This is a second (much requested) guest post from my dear friend, Jennifer Taylor.
It’s been three years today that my cancer diagnosis was confirmed (after having been given “months to live”).
But you don’t have to outlive your prognosis to beat cancer.
The letter enclosed in this post is the ultimate proof that cancer dies at the hands of love.
So find a quiet place, sit down, and listen to a dying friend release her friend into her grief.
We have been given a great privilege.
This is a holy letter.
Ed has been talking to us lately about despair. I’ve felt it, I think we all have.
I felt it all the way down to my toes when I was watching my best friend slip away in 2014.
I knew at the time that there was no way that my feeling of loss could possibly compare to hers but I felt it nonetheless.
When I cried that I could not bear losing such a close friend (singular) she responded by reminding me that she was indeed losing every single friendship she had ever cultivated…every moment of motherhood yet to come…every romance hoped for in the future.
I think it was at that point that my quiet, stoic despair turned into a full bodied, well defined case of grief!
I started letting my tears show and I admitted to myself and a few close friends that my active grieving had begun even before her last breaths were taken.
Ever the perfectionist, I wanted to be sure I was doing this grieving thing correctly…so I sat on the edge of the bed and very matter of fact…asked her what she expected me to do after she was gone.
In effect, what should my grief look like?
How could I do justice to the loss of this once in a lifetime friendship?
She pointed to her iPad and told me to find the note titled “Letter to Jen.”
I had no idea how much thought she had put into this topic.
Of all of our hundreds of conversations, I can honestly say this one meant the most.
I had been brave enough to ask her how she wanted to be grieved and she had been bold enough to answer!
This is real life y’all!
How simple is this?
Ask the tough questions!
The blessings that come in the answers can’t be counted because they are endless!
“Jen, you asked how I expect you to live without me and how I want you to grieve my loss.
Well I have thought about that a lot.
I’ve wept, I’ve prayed and I think I know what you need to do to survive.
It won’t be easy and it won’t be pretty but so what?!
It is much more important that your grieving process be healing than anything else.
I want you to completely fall apart, to lose your shit and look for a window to climb out of to get away from the pain.
I hope you cry your eyes out and eat too much ice cream and then go days without stomaching a bite.
I want you to scream and kick and get mad at anyone in your range.
I hope you will beg for all of this to be a dream and lose sleep because you can’t wake up from the nightmare, let it all out without any concern for the looks you may get or the whispers in the air around you.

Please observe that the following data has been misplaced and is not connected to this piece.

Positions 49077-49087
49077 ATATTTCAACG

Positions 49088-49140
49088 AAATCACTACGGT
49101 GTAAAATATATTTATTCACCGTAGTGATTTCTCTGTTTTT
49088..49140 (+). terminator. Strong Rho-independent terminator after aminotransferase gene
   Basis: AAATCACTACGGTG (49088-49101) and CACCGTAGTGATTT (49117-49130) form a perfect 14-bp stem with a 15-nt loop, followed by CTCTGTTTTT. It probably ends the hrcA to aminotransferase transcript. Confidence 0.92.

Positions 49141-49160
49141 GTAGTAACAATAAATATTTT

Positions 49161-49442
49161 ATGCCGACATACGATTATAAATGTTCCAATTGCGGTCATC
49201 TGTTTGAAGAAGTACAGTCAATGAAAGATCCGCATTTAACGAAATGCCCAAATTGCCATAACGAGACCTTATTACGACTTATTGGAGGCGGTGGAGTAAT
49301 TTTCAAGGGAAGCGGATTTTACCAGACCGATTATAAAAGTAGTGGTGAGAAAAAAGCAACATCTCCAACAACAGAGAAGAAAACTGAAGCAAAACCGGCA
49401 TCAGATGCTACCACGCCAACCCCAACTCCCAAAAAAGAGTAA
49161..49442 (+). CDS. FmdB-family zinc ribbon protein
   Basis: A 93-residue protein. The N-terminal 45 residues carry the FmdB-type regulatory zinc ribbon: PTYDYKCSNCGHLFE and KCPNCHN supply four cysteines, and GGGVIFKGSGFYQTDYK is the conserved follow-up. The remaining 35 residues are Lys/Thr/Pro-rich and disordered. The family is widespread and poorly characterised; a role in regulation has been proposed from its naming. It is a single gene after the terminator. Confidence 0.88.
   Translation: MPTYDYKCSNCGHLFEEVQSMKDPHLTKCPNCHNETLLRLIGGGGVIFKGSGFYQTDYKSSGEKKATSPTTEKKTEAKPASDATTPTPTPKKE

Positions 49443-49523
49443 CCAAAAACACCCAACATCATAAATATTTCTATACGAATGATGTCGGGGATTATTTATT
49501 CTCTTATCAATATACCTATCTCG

Beg God to help you and take your pain to him, wrestle him and offer him a bargain to get me back, get mad and tell him its not fair and go silent on him for a little while if you need to.
Ask him why bad things happen to good people and find examples of people who have been spared all of this.
Resent the people who are healthy and avoid the people who have fully recovered from PET scans much worse than mine.
Feel your sadness, your anger, your loss all the way down to your toes and then go numb with desperation.
Listen to me Jen, I want you to let it ALL out and then, after a little time has passed I want you to take a deep breath, to find the strength to look at my picture and to let silent tears fall without a heaving chest.
I hope you will re-read this rant as many times as you need to, and remember that I knew this was coming.
I want you to say no to lunch dates for a little while because you feel guilty for every smile but I don’t want you to do that forever.
I need you to know that when you find the right time, I hope you will have lunches and dinners and weekends full of laughter with friends who should never be compared to me.
I want you to notice I’m not there but let my seat be filled with someone who sees just how amazing your little heart is.
I want you to be happy and to live this big giant life that you have planned.
I want everyone to see the Jen that I see and to know that you are not afraid to love big even if you have to lose a little of your heart along the way.
I love you little girl.
We have had a friendship that rocked many worlds in just a few years.
You know I would never leave you by choice but since it is out of my control, I want to help you get through the process.
Please, please listen to my words and know that what I am trying to say is that it’s ok to do it any way you need to.
I am giving you permission to separate from me and remember who you are on your own.
I promise I will be here with you all the way, somehow I will make sure you can feel me even if you can’t find me.
Keep looking up and one day you will see me again.”
Joanna Francis to Jennifer Taylor,
written June 2013
Jennifer Ervin Taylor BSN, RN
Joanna Francis Living Well Inc.
© Ed Hague. All rights reserved.